When a Melbourne couple nearing retirement approached Australian architect Ben Callery to design a "little weekend getaway," he saw it as an opportunity to realize his dream of creating a completely off-grid home. The result is the Elemental House, a spectacular, self-sufficient timber dwelling designed to withstand the harsh elements of its location.
"The clients wanted something modest with a connection to the amazing landscape," says Callery. "They didn’t want too many modern conveniences—no TV, dishwasher, or washing machine—but that doesn’t mean you can’t have any luxuries. The deep soaker tub with views for miles is definitely a moment of luxury."
The home occupies a small 33' x 33' footprint, with one bedroom, one bathroom, and a living room with an open-plan kitchen. The living space is oriented along the ridgeline to embrace the spectacular view to the east while still receiving the warm northern sun, and the home opens to timber decks to the north and south—one of which will always be sheltered from the wind. The north-facing bedroom receives passive solar gain, and both it and the bathroom frame views of the two trees on the site.
The home sits on 100 acres of former farmland in High Camp, an hour north of Melbourne. Given the remote site, Callery was convinced that finding a builder would be a challenge. "We were very lucky that one of our regular builders, James and his team at Keenanbuilt, wanted to build it," he says. "They saw a 3D rendering that we posted on Instagram during the design stages and fell in love with the idea of building this beautiful off-grid retreat."
The location has little access to water mains, electricity, and sewers, so the decision to go completely off-grid was based on both ideals and financial practicality. The house has 24 solar panels that offer sufficient power on even the most overcast winter day. Rainwater is collected in two tanks, heating is provided by a wood fire, and a 5kW split-system air conditioner provides cooling.
"Arriving at the site by car from the city, there is an awesome sense of quietness and nothingness, except for the rustling of the long grass in the wind," says Callery. "Out here, you feel so exposed. There is no shade, except for two gnarly trees. As the sun beats down, you find yourself craving shade, drawn to these two trees in an almost primal way. That intuitive craving for shelter from above definitely informed our approach to the design."
The site is also subject to some of Australia’s harshest elements. The winds are rated N-3—the equivalent of a low-level cyclone—with gusts of up to 89 mph. There is also the ever-present threat of bushfire, particularly with the steep slopes and strong winds.
The response to this harsh environment is a bold geometric form that offers an inviting and solid refuge from the elements. The depth of the eaves provides shade in summer and shelter from rain, while their chunky form is a structural response to the heavy wind loads. The house is oriented to bring the northern sun into the living room and bedroom, and the north and south facades can be opened for cross ventilation. High levels of insulation and double glazing give the home a thermally efficient envelope.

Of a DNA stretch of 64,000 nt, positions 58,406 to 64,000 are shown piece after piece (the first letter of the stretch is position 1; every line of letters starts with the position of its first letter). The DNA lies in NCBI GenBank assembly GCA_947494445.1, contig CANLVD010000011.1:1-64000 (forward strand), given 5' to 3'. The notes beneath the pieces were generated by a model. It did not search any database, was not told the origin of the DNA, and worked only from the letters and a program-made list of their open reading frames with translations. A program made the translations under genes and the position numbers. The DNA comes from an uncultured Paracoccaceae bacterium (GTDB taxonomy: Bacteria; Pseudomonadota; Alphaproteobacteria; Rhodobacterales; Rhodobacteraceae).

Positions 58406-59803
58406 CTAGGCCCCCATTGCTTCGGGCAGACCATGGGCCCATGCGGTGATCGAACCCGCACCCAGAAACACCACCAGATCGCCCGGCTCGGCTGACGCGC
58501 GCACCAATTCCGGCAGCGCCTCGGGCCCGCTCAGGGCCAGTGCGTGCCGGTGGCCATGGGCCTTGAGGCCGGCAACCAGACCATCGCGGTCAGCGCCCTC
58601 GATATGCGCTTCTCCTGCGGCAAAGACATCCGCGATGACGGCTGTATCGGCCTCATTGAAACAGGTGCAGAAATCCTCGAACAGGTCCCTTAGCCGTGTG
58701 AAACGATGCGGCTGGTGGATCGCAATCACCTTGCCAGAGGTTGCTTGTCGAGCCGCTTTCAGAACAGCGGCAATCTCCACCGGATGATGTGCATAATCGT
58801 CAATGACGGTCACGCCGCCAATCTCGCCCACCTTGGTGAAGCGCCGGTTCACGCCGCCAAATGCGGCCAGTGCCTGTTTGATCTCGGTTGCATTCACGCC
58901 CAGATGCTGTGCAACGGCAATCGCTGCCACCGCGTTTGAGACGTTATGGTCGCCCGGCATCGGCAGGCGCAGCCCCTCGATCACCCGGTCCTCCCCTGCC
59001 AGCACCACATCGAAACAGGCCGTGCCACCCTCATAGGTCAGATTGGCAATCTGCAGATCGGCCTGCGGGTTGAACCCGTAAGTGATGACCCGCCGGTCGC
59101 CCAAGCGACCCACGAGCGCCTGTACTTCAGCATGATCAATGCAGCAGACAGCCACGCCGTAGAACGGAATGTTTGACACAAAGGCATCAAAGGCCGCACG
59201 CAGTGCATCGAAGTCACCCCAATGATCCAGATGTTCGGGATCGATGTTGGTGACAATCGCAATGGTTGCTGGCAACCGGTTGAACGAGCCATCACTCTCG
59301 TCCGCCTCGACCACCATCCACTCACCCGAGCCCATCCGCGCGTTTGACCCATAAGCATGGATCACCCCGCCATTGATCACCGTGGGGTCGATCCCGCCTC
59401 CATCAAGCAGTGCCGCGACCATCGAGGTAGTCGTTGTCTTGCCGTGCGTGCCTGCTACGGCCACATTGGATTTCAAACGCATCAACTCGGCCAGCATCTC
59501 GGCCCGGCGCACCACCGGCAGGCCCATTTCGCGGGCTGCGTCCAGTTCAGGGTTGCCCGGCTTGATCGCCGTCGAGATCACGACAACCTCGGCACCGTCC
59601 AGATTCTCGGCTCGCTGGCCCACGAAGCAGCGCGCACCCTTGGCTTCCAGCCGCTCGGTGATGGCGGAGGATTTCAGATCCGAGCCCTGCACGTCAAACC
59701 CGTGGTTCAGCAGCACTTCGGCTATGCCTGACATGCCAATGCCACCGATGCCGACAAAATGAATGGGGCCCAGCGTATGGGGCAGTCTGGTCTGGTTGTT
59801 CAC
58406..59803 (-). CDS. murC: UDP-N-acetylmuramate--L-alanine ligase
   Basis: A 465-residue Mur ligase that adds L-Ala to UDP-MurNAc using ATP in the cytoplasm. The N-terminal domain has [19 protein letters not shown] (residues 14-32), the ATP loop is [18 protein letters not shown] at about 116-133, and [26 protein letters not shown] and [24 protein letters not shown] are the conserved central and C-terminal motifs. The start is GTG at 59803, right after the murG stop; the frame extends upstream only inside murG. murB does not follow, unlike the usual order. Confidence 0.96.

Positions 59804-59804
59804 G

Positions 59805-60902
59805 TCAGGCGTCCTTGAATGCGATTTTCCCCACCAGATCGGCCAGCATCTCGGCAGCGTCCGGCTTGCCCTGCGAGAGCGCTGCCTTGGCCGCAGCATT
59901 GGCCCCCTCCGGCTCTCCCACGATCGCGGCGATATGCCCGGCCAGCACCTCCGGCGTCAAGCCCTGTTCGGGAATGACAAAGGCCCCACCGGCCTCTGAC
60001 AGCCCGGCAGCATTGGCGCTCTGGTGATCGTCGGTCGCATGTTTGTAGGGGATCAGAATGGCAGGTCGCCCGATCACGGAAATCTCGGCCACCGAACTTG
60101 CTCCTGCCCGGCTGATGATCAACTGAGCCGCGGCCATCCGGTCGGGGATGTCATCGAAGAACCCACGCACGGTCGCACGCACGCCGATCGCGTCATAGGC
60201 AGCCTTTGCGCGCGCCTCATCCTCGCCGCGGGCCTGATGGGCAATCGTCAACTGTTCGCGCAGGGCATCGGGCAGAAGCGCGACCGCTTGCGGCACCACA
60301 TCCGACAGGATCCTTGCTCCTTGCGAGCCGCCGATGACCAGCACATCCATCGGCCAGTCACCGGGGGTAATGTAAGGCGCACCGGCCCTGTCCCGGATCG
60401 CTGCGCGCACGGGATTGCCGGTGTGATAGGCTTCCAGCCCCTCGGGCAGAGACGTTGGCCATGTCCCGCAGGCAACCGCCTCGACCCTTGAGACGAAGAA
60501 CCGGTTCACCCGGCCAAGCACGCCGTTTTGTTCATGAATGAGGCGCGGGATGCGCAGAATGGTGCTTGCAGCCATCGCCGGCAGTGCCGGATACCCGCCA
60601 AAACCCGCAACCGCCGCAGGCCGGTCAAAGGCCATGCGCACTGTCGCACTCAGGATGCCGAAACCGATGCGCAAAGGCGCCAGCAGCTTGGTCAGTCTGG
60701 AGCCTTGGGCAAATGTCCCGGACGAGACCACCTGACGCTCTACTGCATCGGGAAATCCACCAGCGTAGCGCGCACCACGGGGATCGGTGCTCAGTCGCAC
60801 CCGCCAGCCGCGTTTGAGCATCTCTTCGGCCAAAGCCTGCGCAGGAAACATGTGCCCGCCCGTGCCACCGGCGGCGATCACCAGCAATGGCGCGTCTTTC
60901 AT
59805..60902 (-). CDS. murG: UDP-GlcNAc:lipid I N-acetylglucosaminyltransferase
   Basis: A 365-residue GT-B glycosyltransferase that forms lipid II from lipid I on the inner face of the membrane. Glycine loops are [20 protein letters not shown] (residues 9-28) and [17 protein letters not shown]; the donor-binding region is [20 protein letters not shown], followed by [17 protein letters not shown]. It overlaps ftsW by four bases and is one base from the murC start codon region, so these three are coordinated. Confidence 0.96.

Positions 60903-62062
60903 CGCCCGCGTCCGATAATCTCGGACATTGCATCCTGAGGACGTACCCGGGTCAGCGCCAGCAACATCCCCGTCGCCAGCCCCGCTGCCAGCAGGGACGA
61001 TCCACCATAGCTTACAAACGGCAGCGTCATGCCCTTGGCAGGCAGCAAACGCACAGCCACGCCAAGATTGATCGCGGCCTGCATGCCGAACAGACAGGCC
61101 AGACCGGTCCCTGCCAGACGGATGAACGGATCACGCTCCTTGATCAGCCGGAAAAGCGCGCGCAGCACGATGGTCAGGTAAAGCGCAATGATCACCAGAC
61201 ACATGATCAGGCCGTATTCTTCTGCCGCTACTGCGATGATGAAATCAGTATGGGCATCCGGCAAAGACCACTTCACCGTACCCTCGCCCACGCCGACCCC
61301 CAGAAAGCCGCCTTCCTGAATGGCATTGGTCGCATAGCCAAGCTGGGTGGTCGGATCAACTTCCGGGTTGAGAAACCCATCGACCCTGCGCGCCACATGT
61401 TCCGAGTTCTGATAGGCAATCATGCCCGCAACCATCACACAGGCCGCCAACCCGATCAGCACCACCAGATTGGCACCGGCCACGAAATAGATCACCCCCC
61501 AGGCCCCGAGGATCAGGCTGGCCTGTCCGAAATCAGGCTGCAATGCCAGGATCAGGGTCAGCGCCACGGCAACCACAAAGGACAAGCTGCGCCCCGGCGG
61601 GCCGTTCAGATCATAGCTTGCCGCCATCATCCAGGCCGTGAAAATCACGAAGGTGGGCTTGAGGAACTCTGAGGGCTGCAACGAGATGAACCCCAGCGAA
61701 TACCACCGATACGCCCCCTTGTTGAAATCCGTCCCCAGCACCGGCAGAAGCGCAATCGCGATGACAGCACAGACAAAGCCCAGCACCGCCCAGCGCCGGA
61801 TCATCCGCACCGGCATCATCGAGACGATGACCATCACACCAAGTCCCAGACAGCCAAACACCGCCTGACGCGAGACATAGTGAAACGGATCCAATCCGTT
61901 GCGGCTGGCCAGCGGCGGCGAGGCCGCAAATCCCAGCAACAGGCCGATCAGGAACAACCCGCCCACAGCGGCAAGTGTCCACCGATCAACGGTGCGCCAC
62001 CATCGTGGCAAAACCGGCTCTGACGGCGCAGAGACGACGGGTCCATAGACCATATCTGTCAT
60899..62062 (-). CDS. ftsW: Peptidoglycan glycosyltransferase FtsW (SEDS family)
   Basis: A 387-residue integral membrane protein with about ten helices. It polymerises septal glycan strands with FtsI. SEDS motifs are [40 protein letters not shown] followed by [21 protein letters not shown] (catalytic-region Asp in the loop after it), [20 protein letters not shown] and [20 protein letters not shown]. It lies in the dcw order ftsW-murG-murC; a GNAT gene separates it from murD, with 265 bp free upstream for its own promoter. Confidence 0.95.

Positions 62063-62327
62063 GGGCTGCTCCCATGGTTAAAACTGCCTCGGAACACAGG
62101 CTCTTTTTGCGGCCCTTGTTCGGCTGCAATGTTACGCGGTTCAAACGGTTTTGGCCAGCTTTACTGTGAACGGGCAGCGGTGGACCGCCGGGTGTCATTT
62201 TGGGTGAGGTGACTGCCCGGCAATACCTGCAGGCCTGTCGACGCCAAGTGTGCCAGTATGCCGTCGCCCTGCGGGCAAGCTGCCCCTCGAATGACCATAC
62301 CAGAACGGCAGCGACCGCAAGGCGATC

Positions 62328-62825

The windows are the maximum allowable size with the high wind loads, and they needed to be 1.31 feet above the ground on the eastern facade, due to the risk of bushfire. "We turned this into an opportunity to install a window seat along the whole facade," says Callery. "It completely immerses the occupant in the panoramic vista."
The external timber is spotted gum, an Australian hardwood that is so durable it complies with bushfire rating requirements. "We briefly considered using corrugated iron, for its low maintenance properties and ubiquitous reference to the rural vernacular," says Callery. "But we’re not interested in referencing colonial precedents. We are searching for an expression that feels elementally of this country." The timber needs no maintenance and, over time, will develop a beautiful grey patina and gracefully settle into its surroundings.
Inside, dark and moody finishes—including oriented strand board (OSB) painted black— emphasize the sense of shelter. In contrast, the burnished concrete and luster of the spotted gum timber ceiling amplify the natural light. "The architect remains quiet, allowing the place to be the hero," says Callery. "The lines in the ceiling draw the eye out and provide a horizontal datum that emphasizes the undulating landscape beyond."
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"This whole process—the design and build and now seeing the clients enjoying using the house—has been so rewarding," says Callery. "They send us photos of the inquisitive kangaroos who come right up to the house and the shy koalas that are occasionally in their trees. They love it."
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